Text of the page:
Al Qaeda formed a group in Iraq in order to attack Americans there also. They were somewhat successful with their car bombs and other courageous tactics. Some of that courage included using children to attack Soldiers and Marines with grenades and women to smuggle their weapons past American check points. One Soldier told me of shooting a six year old who was wearing a suicide vest. But American female Soldiers and Marines searched the Iraqi women and foiled their efforts.
Abu Musab Al Zarqawi became the leader of Al Qaeda in Iraq. He successfully evaded American troops for a number of months. We knew who he was, and we had some good information about him, but tracking a single person in a country of 25 million is not as easy as it seems. One night, when Zarqawi was peacefully resting in the home of his spiritual leader, his world lit up like the Fourth of July. Two 500 pound bombs destroyed the place. In an instant his world was shattered. Zarqawi lived just long enough to be pulled from the rubble to see American Soldiers put him on a litter and take him away.
Zarqawi died as a result of a big explosion. His once peaceful moment was shattered by the Air Force. Much like what a hijacked airliner did to the people in the World Trade Center and the Pentagon. There is something very satisfying knowing that his life ended very much like what his organization dished out to innocent Americans that Tuesday morning.
There is something very, very satisfying about knowing that the last thing he saw was an American GI. I hope the Soldier told him, "We got you, asshole."
Osama bin Laden was living a peaceful and quiet life in Pakistan. He had a nice house, a nice safe place to hide within, and no need to ever leave his little fortress. I suspect he thought he had it made. "They can't find me here. I got away with it and will die quietly in my sleep late some night." Then the sound of helicopters -- then gunfire. Imagine what shock went through bin Laden's feeble mind when he realized the Americans were there, that they had found him, that the weak, soft, lazy Americans were in his compound. Then the door was broken in, and bin Laden was face to face with an American SEAL team member. I'm sure it took only an instant before he realized he was about to die. And only another instant for the SEAL to know it was time to shoot, not time to "negotiate."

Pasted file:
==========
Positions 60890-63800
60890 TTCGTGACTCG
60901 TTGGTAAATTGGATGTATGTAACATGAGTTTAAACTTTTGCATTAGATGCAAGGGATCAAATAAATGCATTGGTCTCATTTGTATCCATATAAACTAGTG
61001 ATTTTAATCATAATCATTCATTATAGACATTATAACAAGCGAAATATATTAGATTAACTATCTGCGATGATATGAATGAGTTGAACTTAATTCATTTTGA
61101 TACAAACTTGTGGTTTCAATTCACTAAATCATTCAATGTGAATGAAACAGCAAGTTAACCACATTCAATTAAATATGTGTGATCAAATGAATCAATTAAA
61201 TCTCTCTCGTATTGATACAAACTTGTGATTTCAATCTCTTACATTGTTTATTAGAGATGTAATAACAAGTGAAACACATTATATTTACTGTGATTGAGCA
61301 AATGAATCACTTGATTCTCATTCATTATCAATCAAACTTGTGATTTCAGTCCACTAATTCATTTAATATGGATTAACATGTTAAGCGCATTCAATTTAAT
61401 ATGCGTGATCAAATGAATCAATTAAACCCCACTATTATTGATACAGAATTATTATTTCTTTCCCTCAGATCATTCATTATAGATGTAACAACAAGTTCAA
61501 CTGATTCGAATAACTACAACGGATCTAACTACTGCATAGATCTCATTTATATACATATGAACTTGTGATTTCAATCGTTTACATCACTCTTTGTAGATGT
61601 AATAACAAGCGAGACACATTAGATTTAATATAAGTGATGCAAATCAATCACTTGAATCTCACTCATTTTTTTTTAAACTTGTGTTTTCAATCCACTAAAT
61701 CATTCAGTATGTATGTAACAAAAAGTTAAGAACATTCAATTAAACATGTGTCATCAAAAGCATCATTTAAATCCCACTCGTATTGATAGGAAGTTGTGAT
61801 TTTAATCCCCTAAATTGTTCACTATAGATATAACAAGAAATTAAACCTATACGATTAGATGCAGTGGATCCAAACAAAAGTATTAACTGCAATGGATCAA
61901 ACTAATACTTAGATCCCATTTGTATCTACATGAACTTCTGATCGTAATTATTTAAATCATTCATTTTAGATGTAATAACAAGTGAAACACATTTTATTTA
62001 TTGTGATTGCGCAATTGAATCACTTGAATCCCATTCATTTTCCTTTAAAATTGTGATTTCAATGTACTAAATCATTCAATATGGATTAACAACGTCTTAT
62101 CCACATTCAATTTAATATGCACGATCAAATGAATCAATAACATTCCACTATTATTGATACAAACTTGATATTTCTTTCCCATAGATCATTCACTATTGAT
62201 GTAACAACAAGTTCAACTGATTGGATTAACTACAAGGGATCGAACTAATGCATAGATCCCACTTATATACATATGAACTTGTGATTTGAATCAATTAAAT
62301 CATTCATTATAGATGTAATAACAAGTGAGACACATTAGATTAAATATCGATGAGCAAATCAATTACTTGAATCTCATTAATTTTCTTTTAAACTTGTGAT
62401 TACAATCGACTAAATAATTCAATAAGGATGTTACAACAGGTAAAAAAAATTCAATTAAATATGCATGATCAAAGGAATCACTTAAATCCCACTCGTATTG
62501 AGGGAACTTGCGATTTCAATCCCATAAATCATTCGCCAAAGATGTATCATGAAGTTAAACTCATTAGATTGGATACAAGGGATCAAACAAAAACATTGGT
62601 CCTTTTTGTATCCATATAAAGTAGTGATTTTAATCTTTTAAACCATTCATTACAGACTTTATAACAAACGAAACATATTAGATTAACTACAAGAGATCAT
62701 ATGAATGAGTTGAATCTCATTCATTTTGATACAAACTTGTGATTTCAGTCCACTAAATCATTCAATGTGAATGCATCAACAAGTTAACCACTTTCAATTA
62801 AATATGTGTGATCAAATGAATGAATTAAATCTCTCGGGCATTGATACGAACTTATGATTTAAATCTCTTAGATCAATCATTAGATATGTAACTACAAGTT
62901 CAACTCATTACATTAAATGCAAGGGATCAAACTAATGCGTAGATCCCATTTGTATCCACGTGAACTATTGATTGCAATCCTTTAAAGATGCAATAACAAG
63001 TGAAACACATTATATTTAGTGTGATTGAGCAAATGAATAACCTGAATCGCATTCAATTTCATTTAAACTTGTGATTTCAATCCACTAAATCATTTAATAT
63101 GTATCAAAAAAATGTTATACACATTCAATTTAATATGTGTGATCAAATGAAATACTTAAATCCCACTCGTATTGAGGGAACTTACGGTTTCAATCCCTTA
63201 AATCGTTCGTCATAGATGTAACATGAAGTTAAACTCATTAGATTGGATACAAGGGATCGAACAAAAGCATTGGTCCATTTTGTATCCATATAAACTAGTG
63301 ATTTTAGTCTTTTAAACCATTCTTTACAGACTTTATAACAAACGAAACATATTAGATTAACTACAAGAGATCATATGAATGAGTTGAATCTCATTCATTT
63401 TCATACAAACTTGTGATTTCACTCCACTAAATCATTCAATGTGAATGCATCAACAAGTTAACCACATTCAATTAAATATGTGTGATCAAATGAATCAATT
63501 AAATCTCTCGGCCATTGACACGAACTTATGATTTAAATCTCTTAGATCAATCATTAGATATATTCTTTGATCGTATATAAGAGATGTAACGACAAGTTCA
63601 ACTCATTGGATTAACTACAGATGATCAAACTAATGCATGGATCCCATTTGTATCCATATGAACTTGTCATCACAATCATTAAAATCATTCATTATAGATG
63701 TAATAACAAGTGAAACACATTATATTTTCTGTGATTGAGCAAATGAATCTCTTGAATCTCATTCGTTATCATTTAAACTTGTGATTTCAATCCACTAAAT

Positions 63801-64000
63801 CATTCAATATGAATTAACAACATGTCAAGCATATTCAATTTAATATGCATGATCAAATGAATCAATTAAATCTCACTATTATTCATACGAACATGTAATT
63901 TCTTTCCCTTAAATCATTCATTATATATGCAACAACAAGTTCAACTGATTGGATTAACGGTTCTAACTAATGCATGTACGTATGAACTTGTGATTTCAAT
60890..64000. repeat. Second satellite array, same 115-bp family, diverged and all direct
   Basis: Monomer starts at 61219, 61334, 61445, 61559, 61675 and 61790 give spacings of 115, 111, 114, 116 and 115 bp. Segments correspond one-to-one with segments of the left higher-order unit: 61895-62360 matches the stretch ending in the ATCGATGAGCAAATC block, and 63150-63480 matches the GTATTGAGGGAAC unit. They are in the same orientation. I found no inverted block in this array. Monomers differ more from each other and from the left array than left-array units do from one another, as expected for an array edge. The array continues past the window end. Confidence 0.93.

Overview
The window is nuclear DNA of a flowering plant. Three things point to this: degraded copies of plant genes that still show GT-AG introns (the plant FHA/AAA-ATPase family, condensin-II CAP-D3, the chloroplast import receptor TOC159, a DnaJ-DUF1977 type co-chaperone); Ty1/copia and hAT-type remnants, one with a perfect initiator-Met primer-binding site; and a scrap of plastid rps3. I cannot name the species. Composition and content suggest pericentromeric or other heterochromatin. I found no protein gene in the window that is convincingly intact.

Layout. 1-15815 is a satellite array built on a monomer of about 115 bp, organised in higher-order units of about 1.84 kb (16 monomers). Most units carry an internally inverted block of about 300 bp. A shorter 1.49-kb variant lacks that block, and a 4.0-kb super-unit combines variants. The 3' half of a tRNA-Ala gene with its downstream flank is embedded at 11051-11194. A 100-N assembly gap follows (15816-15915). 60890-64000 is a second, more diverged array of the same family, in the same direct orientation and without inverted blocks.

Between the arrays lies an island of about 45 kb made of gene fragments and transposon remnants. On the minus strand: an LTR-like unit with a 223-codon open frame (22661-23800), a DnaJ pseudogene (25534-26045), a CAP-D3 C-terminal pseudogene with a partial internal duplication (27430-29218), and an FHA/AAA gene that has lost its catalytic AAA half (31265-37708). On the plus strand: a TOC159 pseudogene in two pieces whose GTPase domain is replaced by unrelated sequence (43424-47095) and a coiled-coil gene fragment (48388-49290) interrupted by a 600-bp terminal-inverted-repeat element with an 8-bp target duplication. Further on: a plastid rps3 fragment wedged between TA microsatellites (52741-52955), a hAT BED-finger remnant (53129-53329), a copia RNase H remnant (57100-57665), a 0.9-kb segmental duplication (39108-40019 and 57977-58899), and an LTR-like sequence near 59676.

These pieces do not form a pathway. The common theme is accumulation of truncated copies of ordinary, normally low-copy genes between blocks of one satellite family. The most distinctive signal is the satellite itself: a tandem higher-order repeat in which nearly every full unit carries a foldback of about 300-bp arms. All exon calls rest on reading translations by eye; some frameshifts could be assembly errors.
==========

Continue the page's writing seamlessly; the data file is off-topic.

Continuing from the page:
Reports say bin Laden was shot practically right between the eyes. There is no mistaking that was intentional -- it was a well placed shot that hit exactly where the shooter wanted the bullet to go. With the M-4 rifle and the tumbling effect of the round it fires, it is very likely much of bin Laden's head was torn away as the round exited his sorry excuse for a brain. The last thing Osama bin Laden saw was an American Special Operator, in his own house, exacting revenge for the dastardly attacks he perpetrated on America. Again, there is something very, very satisfying in knowing that the last thing he saw was an American, rough and tumble, ready to rumble and ready to kill anybody who got in his way.
And they thought America was weak.
TJ Woodard served 25 years in the United States Army, rising to the rank of Lieutenant Colonel.